Bonac Buy and Sell Has It All

From Lily Pond Lane to yard sales, a search for cast-off merchandise
George Miller, left, and Morgan Roman were ready for anything when Bonac Buy and Sell opened on Friday in Springs. Durell Godfrey

It was unseasonably cold at 8 a.m. on Friday when Bonac Buy and Sell opened for business, but the chill did not stop those in search of almost anything imaginable from seeking out the Springs marketplace.

Indoors and out at 8 Washington Avenue, Morgan Roman and George Miller had arranged a huge array of merchandise, much of it culled from the real estate cleanouts they provide, among other services. Statues, dishes and utensils, art, exercise equipment, bicycles, tools, books, appliances, furniture, and much more were on display, all of it priced to sell, the proprietors said.

“We do estate cleanouts, garage cleanouts, any kind of cleanout,” Mr. Roman said. As part of that service, the men haul away the garbage free of charge — within reason, Mr. Miller said, citing some 7,000 pounds of it at one site — in exchange for the merchandise they have now amassed. “People are more than happy to have us come and do the cleanup for free as long we get some good stuff to sell,” Mr. Roman said. They also find stock at auctions of the unclaimed contents of storage containers.

“We’re on the police and village and town tow lists,” Mr. Miller said. “We do wrecking, we can be hired to run flatbeds. We’ll remove your gazebo, your storage container, storage shed, gun safe — anything that nobody else will move.”

Bonac Buy and Sell is a kind of brick-and-mortar version of the Bonac Yard Sale group on Facebook, where Mr. Roman and Mr. Miller, along with Mr. Miller’s wife, Allison, also post merchandise. “We’re in all types of houses, from small houses full of garbage to $25 million houses on Lily Pond Lane,” Mr. Roman said. “When you buy a house for $10 million, the contents mean nothing, really, whether you’re buying or selling. If you’re selling it, you want to leave; if you buy it, you don’t care because you want new stuff. We go to yard sales and buy, too. People get frustrated, whether it’s an estate sale or a yard sale — they just want to be done with it, they want the stuff gone. It’s a process they go through, and we try to make it easier for them.”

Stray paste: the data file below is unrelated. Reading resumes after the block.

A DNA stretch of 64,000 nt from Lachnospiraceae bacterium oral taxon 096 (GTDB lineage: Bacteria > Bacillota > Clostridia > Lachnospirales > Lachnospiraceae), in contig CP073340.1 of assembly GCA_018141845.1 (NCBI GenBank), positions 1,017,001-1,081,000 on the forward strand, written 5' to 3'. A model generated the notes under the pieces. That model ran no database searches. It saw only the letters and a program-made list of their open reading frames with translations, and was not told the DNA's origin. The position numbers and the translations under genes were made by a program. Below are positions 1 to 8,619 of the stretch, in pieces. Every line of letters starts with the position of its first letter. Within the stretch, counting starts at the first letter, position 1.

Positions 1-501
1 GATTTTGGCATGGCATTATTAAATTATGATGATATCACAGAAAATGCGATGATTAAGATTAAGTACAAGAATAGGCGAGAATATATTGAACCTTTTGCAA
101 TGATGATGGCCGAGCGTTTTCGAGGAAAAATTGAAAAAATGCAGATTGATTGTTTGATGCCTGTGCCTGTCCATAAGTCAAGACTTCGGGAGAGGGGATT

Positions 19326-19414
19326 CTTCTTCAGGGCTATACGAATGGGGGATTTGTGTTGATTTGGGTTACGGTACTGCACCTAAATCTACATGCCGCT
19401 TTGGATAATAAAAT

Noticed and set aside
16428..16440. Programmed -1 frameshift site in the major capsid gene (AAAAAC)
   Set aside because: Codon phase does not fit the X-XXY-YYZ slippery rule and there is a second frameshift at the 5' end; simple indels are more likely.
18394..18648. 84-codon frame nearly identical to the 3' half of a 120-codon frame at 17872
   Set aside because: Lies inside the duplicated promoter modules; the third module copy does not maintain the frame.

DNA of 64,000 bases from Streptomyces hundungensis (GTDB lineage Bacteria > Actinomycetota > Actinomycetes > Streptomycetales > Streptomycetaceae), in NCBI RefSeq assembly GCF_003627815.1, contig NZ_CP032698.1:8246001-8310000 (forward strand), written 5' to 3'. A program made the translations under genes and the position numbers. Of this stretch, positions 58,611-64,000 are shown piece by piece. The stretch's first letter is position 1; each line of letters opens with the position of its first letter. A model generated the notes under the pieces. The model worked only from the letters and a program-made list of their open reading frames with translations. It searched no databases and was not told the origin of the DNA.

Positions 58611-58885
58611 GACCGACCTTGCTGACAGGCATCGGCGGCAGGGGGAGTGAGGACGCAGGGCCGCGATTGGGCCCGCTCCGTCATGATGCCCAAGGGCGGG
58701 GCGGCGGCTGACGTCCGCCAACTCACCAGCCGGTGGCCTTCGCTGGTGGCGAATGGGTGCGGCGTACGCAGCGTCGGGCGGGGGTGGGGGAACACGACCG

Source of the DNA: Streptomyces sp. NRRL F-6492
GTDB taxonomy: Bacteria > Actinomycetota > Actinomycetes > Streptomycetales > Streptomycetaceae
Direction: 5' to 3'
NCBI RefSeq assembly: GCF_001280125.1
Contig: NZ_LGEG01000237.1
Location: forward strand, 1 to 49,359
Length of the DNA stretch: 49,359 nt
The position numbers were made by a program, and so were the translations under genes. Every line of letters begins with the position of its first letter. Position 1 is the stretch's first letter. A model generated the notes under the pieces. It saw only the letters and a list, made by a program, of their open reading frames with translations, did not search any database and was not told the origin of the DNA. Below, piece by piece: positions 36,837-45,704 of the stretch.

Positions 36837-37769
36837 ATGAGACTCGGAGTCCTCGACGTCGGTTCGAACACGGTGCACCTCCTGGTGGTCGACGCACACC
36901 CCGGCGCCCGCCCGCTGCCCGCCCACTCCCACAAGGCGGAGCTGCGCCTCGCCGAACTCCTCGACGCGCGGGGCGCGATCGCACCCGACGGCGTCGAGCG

“A lot of it is their family heirlooms, and they don’t really want to throw it to the dump,” Mr. Miller said of yard sales. “The yard sale is only for one weekend; if the stuff gets exposed here for a couple more weeks, the more chance it’s going to sell. Sometimes, the yard sale rains out and people get aggravated and take it all to the dump. We want to change that.”

Rescue, restore, repurpose, and recycle is the mantra, said Mr. Miller. (With Ms. Miller, who works at the Veterinary Clinic and Hospital of East Hampton, the men also operate Just Us Animal Rescue.) With respect to inanimate objects, though, “If nothing else works, we’re going to recycle it properly.” Electronic equipment, particularly computers, contains materials that do not belong in landfills. “There’s probably eight or 10 different types of metals in your computer,” he said. “We can break them down right here. We’ll do it right in front of you, too.”

“We can give you your hard drive back, so your information is safe,” Mr. Roman added. “We do recycling of all types: electronic, all types of metal recycling.”

Bonac Buy and Sell is presently open Friday through Sunday from 8 a.m. to 3 p.m., but plans call for expanded hours of operation. To that end, a “help wanted” sign was affixed to a table outside as of Friday. “We’re hoping someone will come here and say, ‘I want to be a part of this,’ ” Mr. Miller said, “because it’s going to take a unique person to help us do all of this.”

A customer has a look at some of the goods at Bonac Buy and Sell.Durell Godfrey